In calculus, the chain rule is a formula that expresses the derivative of the composition of two differentiable functions and in terms of the derivatives of and . More precisely, if h=f\circ g is the function such that h(x)=f(g(x)) for every , then the chain rule is, in Lagrange's notation, :h'(x) = f'(g(x)) g'(x). or, equivalently, :h'=(f\circ g)'=(f'\circ g)\cdot g'. The chain rule may also be expressed in Leibniz's notation. If a variable depends on the variable , which itself depends on the variable (that is, and are dependent variables), then depends on as well, via the intermediate variable . In this case, the chain rule is expressed as :\frac = \frac \cdot \frac, and : \left.\frac\_ = \left.\frac\_ \cdot \left. \frac\_ , for indicating at which points the derivatives have to be evaluated. In integration, the counterpart to the chain rule is the substitution rule. Intuitive explanation Intuitively, the chain rule states that knowing the instantaneous rate of ...
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Product Rule
In calculus, the product rule (or Leibniz rule or Leibniz product rule) is a formula used to find the derivatives of products of two or more functions. For two functions, it may be stated in Lagrange's notation as (u \cdot v)' = u ' \cdot v + u \cdot v' or in Leibniz's notation as \frac (u\cdot v) = \frac \cdot v + u \cdot \frac. The rule may be extended or generalized to products of three or more functions, to a rule for higher-order derivatives of a product, and to other contexts. Discovery Discovery of this rule is credited to Gottfried Leibniz, who demonstrated it using differentials. (However, J. M. Child, a translator of Leibniz's papers, argues that it is due to Isaac Barrow.) Here is Leibniz's argument: Let ''u''(''x'') and ''v''(''x'') be two differentiable functions of ''x''. Then the differential of ''uv'' is : \begin d(u\cdot v) & = (u + du)\cdot (v + dv) - u\cdot v \\ & = u\cdot dv + v\cdot du + du\cdot dv. \end Since the term ''du''·''dv'' is "negli ...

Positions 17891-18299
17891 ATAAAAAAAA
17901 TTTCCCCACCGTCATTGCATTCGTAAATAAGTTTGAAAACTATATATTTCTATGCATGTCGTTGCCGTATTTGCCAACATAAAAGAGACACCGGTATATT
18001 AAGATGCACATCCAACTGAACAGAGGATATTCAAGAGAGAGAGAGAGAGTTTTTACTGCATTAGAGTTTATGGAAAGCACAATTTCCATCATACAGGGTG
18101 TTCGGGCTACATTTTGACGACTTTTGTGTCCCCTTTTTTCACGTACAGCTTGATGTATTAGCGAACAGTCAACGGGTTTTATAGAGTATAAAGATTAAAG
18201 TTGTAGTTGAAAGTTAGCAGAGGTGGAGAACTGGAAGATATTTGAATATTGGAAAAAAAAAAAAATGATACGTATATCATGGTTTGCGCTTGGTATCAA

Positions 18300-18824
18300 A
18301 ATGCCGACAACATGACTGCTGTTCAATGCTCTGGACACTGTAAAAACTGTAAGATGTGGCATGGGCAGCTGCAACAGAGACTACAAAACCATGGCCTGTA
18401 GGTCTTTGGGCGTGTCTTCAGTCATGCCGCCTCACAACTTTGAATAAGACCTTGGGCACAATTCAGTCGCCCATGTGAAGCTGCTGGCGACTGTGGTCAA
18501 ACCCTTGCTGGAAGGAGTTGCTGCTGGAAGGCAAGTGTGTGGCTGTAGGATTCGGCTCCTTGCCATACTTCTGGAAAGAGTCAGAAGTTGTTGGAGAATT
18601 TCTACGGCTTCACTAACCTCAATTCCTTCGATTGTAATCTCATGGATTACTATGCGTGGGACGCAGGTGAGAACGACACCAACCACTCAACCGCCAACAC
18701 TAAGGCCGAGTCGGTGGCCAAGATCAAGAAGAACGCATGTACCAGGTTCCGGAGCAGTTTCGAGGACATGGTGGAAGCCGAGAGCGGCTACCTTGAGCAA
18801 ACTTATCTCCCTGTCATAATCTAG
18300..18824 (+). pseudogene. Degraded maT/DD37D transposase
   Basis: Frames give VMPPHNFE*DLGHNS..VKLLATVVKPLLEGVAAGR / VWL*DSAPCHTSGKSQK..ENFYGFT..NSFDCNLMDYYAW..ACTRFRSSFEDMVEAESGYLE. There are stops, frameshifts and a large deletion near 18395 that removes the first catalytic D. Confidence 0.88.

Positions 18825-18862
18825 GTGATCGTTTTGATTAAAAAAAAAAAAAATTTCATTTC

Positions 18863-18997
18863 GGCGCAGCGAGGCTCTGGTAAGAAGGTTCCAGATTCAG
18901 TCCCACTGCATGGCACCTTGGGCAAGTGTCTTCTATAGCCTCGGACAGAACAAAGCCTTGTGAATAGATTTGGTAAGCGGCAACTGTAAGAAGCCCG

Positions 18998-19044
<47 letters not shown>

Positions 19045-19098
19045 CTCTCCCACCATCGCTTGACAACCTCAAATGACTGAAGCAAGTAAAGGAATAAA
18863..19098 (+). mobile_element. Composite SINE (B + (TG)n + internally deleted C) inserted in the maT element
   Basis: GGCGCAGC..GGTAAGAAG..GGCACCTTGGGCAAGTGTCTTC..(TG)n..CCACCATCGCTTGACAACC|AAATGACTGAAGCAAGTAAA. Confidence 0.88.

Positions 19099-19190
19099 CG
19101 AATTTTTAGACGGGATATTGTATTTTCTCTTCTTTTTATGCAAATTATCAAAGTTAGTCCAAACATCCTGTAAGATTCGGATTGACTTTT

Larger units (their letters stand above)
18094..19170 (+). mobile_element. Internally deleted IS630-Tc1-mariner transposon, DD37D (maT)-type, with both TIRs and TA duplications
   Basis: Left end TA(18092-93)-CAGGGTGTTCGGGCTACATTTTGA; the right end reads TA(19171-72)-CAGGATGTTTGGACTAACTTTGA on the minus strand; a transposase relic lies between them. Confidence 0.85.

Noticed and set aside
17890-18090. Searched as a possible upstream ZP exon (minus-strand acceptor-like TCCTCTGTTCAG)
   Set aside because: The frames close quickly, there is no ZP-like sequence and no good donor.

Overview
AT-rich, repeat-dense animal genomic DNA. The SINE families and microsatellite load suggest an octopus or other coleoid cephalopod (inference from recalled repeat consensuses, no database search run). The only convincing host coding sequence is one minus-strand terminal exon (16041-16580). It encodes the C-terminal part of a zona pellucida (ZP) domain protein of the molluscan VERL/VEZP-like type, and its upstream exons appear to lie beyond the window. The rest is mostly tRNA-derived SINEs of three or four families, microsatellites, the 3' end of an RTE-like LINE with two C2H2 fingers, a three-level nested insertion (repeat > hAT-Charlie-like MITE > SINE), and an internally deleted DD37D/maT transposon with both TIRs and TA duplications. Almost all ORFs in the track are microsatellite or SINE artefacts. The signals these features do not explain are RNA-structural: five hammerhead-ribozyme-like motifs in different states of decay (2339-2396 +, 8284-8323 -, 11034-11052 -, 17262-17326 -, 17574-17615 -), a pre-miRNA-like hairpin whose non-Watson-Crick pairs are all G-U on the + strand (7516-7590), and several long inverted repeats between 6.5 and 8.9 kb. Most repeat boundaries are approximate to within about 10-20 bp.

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Inverse Functions And Differentiation
In calculus, the inverse function rule is a formula that expresses the derivative of the inverse of a bijective and differentiable function in terms of the derivative of . More precisely, if the inverse of f is denoted as f^, where f^(y) = x if and only if f(x) = y, then the inverse function rule is, in Lagrange's notation, :\left ^\right(a)=\frac. This formula holds in general whenever f is continuous and injective on an interval , with f being differentiable at f^(a)(\in I) and wheref'(f^(a)) \ne 0. The same formula is also equivalent to the expression :\mathcal\left ^\right\frac, where \mathcal denotes the unary derivative operator (on the space of functions) and \circ denotes function composition. Geometrically, a function and inverse function have graphs that are reflections, in the line y=x. This reflection operation turns the gradient of any line into its reciprocal. Assuming that f has an inverse in a neighbourhood of x and that its derivative at that point is non ...
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Critical Point (mathematics)
Critical point is a wide term used in many branches of mathematics. When dealing with functions of a real variable, a critical point is a point in the domain of the function where the function is either not differentiable or the derivative is equal to zero. When dealing with complex variables, a critical point is, similarly, a point in the function's domain where it is either not holomorphic or the derivative is equal to zero. Likewise, for a function of several real variables, a critical point is a value in its domain where the gradient is undefined or is equal to zero. The value of the function at a critical point is a critical value. This sort of definition extends to differentiable maps between and a critical point being, in this case, a point where the rank of the Jacobian matrix is not maximal. It extends further to differentiable maps between differentiable manifolds, as the points where the rank of the Jacobian matrix decreases. In this case, critical points ...
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Duality (projective Geometry)